Television commercials have become so fashionable in Britain that a new satellite network, the Advert Channel, has begun showing them 24 hours a day.
"People love commercials," said Vince Stanzione, managing director at the network outside of London. Marketing for the Advert Channel takes the same stance, with slogans like, "Everything you'd see on a normal TV channel - except the programs."
Advert Channel programming includes chatty hosts introducing featured spots, viewers voting on which commercials they want to see next, and shows like "Ad Chat," "Adverts for You" and "Advert Focus" tackling their subjects from various angles.
Given the success that American versions of British programs occasionally achieve, could some kind of Advert Channel play here? Mr. Stanzione, for one, sees potential. "I'm surprised nobody's done it," he said.
But Americans may not want much more marketing at all. A study conducted this spring by Yankelovich Partners, a marketing consulting company, found that 65 percent of consumers felt constantly bombarded by too much advertising. More ominously for the traditional commercial, 69 percent said that they were interested in products and services that would help them skip or block ads.
The idea of an all-commercial channel found a mixed response at Commercial Alert, an advocacy group whose mission statement includes a commitment to limit the reach of commercial culture to "its proper sphere."
"We hope this is the future of advertising," said Gary Ruskin, executive director at Commercial Alert, "that it will be segregated to one channel and the rest can be ad-free."
Failing that, Mr. Ruskin said the commercials-as-entertainment approach was just another instance of ad creep.
"There are ads in almost every nook and cranny of our culture," he said. "I think more people would rather bang their heads against the wall than watch more ads."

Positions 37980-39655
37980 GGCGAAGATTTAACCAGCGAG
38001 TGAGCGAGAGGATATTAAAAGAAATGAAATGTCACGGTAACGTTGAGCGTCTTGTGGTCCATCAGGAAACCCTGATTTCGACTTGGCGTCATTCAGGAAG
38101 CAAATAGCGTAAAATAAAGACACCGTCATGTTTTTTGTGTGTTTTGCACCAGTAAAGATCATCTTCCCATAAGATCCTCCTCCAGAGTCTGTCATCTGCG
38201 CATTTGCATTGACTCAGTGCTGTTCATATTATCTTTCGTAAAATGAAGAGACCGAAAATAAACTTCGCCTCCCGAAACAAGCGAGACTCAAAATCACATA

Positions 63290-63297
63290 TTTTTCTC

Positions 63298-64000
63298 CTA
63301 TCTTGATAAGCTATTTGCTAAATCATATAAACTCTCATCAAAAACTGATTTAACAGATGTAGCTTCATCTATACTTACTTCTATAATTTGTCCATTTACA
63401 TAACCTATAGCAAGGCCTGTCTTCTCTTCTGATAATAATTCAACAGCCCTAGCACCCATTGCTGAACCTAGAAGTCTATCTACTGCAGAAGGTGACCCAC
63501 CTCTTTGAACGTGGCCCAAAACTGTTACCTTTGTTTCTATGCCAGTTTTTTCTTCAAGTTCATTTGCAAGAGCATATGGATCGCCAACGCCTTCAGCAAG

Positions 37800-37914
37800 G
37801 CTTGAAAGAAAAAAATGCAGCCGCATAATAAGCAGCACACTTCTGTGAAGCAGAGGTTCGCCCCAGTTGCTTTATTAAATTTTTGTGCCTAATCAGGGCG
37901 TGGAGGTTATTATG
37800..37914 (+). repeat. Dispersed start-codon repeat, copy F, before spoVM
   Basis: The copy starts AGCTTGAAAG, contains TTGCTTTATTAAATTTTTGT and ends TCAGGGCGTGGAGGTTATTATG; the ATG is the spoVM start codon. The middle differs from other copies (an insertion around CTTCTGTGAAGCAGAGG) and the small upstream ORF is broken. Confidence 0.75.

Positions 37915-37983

There is some precedent for advertising-as-programming in the United States, in the form of nine years of specials on ABC called "The Best Commercials You've Never Seen (And Some You Have)."
These two-hour specials achieved high ratings with a mix of foreign commercials, collections of spots revolving around music, "guess the product" segments and lots of humor throughout, said Tracey Baird, a producer at Dakota Pictures who worked on all nine shows.
The first special also highlighted the 1984 commercial from Apple Computer that started the tradition of spectacular "event" commercials during the Super Bowl. In the spot, someone runs into a room and smashes an image of a Big Brother-type face with a hammer. "It was almost a way to give commercials some sort of relevance, to show why they are important," Ms. Baird said.
The impact of advertising on culture is precisely the reason to root for a 24-hour channel, said James B. Twitchell, professor of English and advertising at the University of Florida in Gainesville. "If it's the water we're in, why not study the water?" he said. "It's modern ethnography."
Mr. Twitchell said he had already contacted agencies, advertiser associations and television stations to suggest a show focused on advertising. "You'd have some talking heads, the client, the agency, a fussbudget academic and some Ralph Nader-type," he said. "You would take it seriously because it is the culture that we're in."
Though Mr. Twitchell said he thought there would "absolutely" be an audience, the proposals never gained traction.
One reason that Britons might watch a channel that is literally full of ads is the different style of advertising across the Atlantic, said Catherine Rasenberger, president at Rasenberger Media, which helps start-up cable networks.
"The Brits take great pride in the creativity of their commercials, and I think consumers actually enjoy commercials," Ms. Rasenberger said. "That is not as true in the United States."
Moreover, an audience of interested viewers would not necessarily be enough. "It's a very hostile environment for new networks of any type," Ms. Rasenberger said. "Maybe there's a show, but certainly not a 24-hour network."
Not incidentally, the Advert Channel will sell commercial time during its regular programming. Ms. Baird, the producer, said, "I'd be curious to see who advertises on it."
Nat Ives, The New York Times. July 26, 2004.
Copyright © 2004 The New York Times Company. All rights reserved.